Children’s Commissioner Andrew Becroft calls for an urgent and meaningful transformation of Oranga Tamariki – and asks the government to commit to handing over power to the Maori.
This is part two of the commission’s report, Te Kuku O Te Manawa, devoted to the care and protection of Maori babies – and contains a series of recommendations for government and state agencies.
Part one of the report, released in June, details the experiences of Maori mothers of newborns involved in Oranga Tamariki – who said the child protection system was dangerous, brutal and racist.
Part Two, released this morning, focuses on a series of recommendations on how to transform the system for Maori.
“After decades of Maori calls for change, this is an opportunity to listen and do things right for Maori mokopuna,” Becroft said.
The first recommendation called on the Prime Minister and Cabinet to commit to transferring power and resources from government to enable Maori, for Maori approaches that keep the pēpi Māori in the custody of their whānau.
Steps recommended by the commission to achieve this included: a ministerial-level partnership with the Iwi and Maori leaders, agreeing to establish Maori for Maori approaches to the current statutory system of care and protection.
The subsequent recommendations form a plan to make immediate changes to the legal system of care and protection while this transformation is carried out.
These include the fact that Oranga Tamariki is making urgent changes, including explicitly capping the workload of social workers.
The Children’s Commission believes its recommendations will lead to what it calls a new “ sunrise ” that has long been envisioned by many – the achievement of tino rangatiratanga through Te Tiriti o Waitangi, and a future where Maori will be able to make their own moemoe. tamariki and rangatahi.
Main recommendations of the Children’s Commission report:
- Government [prime minister and Cabinet] commit to transfer power and resources, from government, to enable the Maori, for Maori approaches that keep the pēpi Māori in the care of their whānau.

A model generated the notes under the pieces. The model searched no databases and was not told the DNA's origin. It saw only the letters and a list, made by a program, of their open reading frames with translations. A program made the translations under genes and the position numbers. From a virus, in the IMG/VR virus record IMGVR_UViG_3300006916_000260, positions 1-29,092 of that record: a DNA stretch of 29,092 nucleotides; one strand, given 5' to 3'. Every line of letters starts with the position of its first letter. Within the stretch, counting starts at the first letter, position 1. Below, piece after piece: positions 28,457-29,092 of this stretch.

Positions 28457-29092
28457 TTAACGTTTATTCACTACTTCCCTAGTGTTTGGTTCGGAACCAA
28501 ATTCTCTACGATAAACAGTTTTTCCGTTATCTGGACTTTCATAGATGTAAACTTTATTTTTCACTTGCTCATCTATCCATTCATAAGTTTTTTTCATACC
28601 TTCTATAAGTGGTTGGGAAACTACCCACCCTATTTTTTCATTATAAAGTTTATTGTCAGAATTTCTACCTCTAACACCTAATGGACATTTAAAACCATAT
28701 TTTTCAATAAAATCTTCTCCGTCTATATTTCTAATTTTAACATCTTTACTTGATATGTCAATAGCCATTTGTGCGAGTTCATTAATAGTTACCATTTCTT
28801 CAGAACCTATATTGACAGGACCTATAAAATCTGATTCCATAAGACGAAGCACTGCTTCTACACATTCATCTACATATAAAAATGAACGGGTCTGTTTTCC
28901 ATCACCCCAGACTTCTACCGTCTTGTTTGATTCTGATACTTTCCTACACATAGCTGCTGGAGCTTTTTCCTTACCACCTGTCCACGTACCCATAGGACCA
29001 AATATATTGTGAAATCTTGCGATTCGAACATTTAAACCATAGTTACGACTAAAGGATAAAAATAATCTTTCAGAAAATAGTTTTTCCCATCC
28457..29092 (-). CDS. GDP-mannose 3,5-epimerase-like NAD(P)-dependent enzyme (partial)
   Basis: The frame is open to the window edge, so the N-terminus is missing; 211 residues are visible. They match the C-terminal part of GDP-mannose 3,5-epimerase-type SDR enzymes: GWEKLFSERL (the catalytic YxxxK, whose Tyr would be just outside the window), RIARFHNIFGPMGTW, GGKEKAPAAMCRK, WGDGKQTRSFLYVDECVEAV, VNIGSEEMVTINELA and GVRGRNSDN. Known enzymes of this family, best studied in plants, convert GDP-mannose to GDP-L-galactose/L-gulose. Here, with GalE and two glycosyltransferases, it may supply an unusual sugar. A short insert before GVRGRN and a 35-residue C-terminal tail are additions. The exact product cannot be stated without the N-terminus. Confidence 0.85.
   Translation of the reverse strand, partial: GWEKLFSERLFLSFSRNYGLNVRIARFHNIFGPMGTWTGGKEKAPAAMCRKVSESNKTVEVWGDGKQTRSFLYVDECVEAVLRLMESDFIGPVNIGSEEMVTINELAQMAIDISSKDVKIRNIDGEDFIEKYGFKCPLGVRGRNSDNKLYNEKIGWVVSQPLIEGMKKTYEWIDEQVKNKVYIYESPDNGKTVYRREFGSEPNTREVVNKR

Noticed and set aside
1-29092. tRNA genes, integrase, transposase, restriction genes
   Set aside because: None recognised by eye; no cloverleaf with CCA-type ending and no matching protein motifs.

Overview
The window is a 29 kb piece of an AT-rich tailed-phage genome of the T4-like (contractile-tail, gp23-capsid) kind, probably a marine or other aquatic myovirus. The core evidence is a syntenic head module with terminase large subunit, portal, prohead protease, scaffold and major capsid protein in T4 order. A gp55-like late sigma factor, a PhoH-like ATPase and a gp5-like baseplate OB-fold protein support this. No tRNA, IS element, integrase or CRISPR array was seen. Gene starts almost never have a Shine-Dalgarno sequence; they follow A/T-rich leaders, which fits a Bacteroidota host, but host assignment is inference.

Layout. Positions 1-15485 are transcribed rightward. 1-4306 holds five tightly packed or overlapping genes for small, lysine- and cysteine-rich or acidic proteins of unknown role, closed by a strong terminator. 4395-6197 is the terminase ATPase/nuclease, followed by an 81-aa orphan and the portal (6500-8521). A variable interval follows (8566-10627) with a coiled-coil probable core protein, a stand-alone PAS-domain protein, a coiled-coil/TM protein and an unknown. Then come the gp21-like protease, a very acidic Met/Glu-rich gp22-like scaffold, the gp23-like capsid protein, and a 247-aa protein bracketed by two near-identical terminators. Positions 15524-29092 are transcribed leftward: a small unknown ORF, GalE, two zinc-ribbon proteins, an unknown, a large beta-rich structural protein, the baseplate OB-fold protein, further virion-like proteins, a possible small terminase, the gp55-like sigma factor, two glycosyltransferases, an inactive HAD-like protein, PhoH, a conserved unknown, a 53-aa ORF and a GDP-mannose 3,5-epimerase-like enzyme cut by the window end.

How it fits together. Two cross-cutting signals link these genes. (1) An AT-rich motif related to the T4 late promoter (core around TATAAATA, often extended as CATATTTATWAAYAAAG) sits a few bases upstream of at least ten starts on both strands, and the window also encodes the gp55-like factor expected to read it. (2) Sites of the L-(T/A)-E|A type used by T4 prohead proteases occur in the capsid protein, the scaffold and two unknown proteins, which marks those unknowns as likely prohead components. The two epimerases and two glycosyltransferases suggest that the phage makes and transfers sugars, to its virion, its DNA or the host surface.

- Oranga Tamariki must act immediately to prevent harm from occurring and to improve the experience of pēpi and whānau, in the current statutory system of care and protection through urgent changes in social work policy and practice.
- Oranga Tamariki is changing the procurement process and increasing funding and support for iwi and Maori organizations, to provide better services now, and to support and fund a transition path to Maori, for Maori approaches.
- The Minister and Oranga Tamariki are acting to improve the legislation and mechanisms of the current system to work better with Maori, both in the short and long term.
Oranga Tamariki responds
Oranga Tamariki acknowledged the report and said that while the ministry has made progress in these areas, it is crucial to listen to the views of others.
Managing Director Grainne Moss said it was helpful to see that the issues identified in the report were similar to those highlighted in previous reviews.
“All New Zealanders want the same thing,” Moss said.
“We want to make sure the Maori tamariki are safe and well maintained.
“Over the past two years, we’ve seen a 50% drop in the number of pēpi taken care of. This is due to our commitment to working alongside the Maori to support tamariki.
She said Te Kuku o Te Manawa’s recommendations would be assessed alongside the findings of the Waitangi Tribunal’s urgent inquiry, which will meet again in Wellington later this week.
Moss noted that the main recommendation of the Office of the Children’s Commissioner is that the Prime Minister and Cabinet commit to handing over government power and resources to the Maori to enable a Maori-led approach.
Although the organization was committed to moving further in this direction within the limits of the current law, any further changes were the decision of the government and not of Oranga Tamariki.
“We will consider the advice of the Waitangi Tribunal and the instructions from the Ministers before further commenting on the vision expressed at Te Kuku o Te Manawa.”
Children’s Minister Kelvin Davis is not yet available for an interview to respond to the report’s recommendations.